Poll: Jeb Bush Still Tops List of GOP Candidates, But Ted Cruz Is Rising Fast

While the party's respective frontrunner's continue to hold their leads, they dynamics of the Republican race are changing.

US Senator Ted Cruz(R-TX) delivers remarks announcing his candidacy for the Republican nomination to run for US president March 23, 2015, inside the Vine Center at Liberty University, in Lynchburg, Virginia.


Former Florida Governor Jeb Bush continues to lead the pack of Republican presidential hopefuls, but one candidate is making moves. 

Texas Senator Ted Cruz, the only GOP hopeful to formally announced his candidacy thus far, has shot up in the rankings in a new CBS News poll. Thirty-seven percent of those surveyed said that they would consider voting for Cruz in March, up 14 points from when the same question was asked a month ago. 

By comparison, 51 percent said they would vote for Bush, just two percent higher than did in February. 

Still, while Cruz is enjoyed a one-month bump, the conservative Texan continues show serious weakness among Republican voters. Twenty-two percent of those surveyed said they could not vote for Cruz, one point higher than in February's poll. Twenty-seven percent of those polled said they could would not vote for Bush in March, while 26 percent said the same in February.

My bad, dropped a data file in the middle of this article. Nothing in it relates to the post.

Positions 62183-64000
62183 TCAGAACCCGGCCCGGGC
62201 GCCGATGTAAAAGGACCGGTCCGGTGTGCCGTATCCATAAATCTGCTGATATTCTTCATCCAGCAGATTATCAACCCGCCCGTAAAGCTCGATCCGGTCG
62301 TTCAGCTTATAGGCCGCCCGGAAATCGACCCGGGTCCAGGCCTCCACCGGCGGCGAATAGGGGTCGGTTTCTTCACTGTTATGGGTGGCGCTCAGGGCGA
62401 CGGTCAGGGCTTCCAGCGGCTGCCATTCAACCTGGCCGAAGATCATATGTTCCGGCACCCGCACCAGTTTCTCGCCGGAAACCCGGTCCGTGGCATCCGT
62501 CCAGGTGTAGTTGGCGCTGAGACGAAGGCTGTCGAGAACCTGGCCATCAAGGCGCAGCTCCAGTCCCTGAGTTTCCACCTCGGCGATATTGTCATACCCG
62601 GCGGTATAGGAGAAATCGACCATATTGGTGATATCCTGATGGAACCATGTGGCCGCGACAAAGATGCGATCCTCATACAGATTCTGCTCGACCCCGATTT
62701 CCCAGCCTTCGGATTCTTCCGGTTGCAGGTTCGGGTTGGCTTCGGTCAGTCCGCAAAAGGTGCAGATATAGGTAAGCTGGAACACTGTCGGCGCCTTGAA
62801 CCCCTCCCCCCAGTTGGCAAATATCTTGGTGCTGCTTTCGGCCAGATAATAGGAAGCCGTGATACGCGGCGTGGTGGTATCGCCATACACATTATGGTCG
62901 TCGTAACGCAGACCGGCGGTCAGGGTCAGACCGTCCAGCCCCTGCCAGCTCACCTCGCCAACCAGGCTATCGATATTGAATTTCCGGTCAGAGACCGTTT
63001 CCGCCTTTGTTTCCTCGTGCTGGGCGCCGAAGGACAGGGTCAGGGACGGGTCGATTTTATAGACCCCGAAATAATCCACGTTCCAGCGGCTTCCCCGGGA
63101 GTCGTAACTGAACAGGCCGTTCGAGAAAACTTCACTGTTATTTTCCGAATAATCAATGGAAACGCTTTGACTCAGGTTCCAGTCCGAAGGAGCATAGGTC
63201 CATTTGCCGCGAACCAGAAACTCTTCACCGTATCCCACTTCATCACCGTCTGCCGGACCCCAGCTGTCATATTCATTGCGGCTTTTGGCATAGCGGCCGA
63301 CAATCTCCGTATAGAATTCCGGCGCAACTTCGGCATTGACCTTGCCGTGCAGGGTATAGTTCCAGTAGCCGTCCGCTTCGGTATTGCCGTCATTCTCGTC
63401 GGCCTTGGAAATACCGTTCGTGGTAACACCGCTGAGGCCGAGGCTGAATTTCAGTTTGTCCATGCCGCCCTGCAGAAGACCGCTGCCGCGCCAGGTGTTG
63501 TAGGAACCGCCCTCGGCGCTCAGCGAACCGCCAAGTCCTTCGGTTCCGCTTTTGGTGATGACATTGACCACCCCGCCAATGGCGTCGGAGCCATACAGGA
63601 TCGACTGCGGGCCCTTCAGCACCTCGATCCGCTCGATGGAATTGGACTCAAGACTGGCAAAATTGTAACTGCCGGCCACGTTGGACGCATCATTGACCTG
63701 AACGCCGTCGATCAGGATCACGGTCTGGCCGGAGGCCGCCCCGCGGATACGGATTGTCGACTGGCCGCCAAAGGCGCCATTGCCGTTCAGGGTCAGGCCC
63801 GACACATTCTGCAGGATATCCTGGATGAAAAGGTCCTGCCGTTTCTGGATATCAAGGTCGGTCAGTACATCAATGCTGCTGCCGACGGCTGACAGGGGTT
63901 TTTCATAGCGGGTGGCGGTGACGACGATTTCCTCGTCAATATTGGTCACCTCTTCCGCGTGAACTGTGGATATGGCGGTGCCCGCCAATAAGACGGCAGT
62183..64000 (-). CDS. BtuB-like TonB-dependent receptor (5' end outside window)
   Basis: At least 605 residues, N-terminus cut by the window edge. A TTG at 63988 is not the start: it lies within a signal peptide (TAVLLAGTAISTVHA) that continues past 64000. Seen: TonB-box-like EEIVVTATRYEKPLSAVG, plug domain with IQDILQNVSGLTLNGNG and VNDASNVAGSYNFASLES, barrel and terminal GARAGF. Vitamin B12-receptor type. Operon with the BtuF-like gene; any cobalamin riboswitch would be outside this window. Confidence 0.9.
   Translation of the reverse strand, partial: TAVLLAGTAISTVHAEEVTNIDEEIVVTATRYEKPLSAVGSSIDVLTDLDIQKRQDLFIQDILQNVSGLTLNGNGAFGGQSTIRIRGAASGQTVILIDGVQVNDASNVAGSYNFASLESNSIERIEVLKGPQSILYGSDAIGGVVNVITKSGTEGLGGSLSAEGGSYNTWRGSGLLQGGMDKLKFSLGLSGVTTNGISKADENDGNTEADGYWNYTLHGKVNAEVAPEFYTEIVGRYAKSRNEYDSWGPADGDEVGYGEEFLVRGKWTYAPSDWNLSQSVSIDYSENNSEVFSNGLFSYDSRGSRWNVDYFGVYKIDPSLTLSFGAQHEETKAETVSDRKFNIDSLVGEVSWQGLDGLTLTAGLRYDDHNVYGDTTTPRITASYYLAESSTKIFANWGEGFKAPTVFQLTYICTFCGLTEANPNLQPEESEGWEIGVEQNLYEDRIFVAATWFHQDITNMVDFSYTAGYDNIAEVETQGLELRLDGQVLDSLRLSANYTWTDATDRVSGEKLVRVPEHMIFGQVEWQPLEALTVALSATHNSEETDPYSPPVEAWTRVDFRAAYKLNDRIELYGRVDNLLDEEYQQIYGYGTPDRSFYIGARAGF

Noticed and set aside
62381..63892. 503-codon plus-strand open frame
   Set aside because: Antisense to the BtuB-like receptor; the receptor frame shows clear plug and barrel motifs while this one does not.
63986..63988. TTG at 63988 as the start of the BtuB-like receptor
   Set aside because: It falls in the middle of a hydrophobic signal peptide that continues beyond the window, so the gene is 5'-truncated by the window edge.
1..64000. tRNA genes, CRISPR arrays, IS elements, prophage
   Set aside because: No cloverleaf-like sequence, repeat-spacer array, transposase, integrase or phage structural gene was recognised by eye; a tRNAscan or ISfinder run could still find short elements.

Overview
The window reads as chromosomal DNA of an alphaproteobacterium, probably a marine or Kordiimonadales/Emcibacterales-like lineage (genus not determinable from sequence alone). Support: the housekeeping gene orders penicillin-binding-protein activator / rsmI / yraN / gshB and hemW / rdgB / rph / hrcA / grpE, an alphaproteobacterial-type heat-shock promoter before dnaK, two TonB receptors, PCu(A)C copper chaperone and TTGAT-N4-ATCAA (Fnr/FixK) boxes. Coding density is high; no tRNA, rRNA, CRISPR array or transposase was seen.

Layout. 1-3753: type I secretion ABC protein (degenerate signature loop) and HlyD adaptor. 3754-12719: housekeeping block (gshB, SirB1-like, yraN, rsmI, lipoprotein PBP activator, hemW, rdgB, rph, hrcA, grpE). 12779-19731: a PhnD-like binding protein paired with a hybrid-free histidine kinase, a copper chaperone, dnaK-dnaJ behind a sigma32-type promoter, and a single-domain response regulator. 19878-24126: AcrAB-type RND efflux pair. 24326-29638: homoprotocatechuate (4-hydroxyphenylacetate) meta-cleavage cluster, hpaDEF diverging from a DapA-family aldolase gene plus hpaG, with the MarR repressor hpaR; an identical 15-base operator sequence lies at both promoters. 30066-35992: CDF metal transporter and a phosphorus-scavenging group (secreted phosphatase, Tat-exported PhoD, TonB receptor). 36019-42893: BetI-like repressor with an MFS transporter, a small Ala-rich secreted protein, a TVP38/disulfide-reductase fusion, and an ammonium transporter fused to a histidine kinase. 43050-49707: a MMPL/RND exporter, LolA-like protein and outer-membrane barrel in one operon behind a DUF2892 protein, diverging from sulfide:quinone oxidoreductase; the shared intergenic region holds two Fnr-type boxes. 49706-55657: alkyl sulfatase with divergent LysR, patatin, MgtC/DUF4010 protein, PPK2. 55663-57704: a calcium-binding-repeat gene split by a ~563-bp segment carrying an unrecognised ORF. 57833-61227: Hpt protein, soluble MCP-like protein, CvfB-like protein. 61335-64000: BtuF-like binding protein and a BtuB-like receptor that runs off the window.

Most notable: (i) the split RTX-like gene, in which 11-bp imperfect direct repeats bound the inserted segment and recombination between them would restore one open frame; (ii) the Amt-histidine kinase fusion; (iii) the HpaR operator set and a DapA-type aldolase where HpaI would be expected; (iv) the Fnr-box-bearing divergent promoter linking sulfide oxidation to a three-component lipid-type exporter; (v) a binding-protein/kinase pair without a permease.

Kentucky Senator Rand Paul also saw a significant jump over the past month, gaining nine points among those who said they would vote for him. 39 percent now say they could support Paul, while in February that number was just 30 percent. 

On the down slope, just 26 percent said they would vote for Ben Carson in March's poll, down eight points from when 34 percent surveyed said they would in February. 

While Bush's numbers seem relatively robust and stable, they don't quite hold a candle to frontrunner Hillary Clinton. For the second month in a row, 81 percent of Democrats surveyed said they would vote for Clinton. 


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